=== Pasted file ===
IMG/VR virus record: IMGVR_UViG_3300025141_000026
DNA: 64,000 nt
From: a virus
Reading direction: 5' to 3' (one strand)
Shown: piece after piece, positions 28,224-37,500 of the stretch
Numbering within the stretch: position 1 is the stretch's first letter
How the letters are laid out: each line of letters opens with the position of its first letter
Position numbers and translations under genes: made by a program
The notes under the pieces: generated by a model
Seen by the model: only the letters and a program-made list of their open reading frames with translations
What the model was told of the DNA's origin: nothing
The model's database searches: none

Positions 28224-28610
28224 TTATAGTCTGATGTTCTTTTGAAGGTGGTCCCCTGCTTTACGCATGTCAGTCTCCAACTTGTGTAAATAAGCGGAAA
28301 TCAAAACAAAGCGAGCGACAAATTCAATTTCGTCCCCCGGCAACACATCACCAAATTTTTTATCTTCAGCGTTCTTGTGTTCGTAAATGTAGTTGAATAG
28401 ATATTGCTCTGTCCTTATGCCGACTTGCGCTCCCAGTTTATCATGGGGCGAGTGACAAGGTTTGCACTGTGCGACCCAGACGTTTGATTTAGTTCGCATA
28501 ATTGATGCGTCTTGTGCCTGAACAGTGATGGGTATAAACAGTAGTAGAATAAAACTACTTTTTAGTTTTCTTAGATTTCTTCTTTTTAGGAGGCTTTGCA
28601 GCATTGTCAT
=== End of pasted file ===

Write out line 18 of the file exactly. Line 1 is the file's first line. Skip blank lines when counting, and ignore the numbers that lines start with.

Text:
28601 GCATTGTCAT